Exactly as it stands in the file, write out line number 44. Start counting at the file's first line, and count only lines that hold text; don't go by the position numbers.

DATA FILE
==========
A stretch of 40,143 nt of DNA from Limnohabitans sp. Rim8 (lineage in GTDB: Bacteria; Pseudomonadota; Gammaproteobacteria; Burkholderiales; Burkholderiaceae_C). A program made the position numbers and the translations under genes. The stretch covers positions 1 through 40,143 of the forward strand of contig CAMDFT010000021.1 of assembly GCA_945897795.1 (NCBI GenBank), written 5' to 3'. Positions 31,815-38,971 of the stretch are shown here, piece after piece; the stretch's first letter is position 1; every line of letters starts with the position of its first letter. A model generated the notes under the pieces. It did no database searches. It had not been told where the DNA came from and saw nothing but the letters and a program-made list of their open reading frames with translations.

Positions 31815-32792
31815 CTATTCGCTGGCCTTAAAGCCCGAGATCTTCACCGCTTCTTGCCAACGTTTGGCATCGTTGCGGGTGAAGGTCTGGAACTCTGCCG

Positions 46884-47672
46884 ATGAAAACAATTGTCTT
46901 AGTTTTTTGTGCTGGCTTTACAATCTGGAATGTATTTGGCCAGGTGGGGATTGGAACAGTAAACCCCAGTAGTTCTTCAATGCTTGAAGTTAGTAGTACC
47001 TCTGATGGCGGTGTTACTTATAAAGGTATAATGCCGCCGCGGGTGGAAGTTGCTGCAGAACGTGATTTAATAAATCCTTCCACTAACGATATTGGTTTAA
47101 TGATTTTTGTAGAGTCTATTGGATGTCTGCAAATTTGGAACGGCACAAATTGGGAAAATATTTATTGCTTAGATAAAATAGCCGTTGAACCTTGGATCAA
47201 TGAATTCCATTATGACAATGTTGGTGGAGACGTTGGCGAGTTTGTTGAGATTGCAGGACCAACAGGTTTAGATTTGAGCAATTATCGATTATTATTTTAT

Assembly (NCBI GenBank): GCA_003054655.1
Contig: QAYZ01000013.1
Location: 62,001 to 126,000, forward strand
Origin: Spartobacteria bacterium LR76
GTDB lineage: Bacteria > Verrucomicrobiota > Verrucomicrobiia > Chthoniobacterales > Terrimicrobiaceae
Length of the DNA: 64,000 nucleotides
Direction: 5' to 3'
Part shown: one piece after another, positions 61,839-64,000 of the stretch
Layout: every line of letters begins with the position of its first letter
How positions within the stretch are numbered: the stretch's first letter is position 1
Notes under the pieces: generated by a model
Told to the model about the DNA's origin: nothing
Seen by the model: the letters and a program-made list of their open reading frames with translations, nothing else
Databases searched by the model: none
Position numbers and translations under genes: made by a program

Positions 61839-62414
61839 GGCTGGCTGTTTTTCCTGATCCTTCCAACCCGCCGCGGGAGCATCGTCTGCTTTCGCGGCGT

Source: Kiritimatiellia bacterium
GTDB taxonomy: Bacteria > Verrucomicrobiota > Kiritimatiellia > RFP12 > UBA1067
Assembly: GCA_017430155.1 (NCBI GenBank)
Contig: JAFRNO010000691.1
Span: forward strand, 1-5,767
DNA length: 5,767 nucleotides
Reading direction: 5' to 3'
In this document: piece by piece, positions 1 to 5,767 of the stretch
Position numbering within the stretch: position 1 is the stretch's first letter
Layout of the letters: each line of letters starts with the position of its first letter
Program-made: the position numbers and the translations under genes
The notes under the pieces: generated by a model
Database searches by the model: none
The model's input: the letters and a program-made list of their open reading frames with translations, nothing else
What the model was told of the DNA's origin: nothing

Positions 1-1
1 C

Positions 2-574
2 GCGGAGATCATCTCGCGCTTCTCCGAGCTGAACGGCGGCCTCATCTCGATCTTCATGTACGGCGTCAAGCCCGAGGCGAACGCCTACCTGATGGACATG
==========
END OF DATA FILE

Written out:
Positions 2-574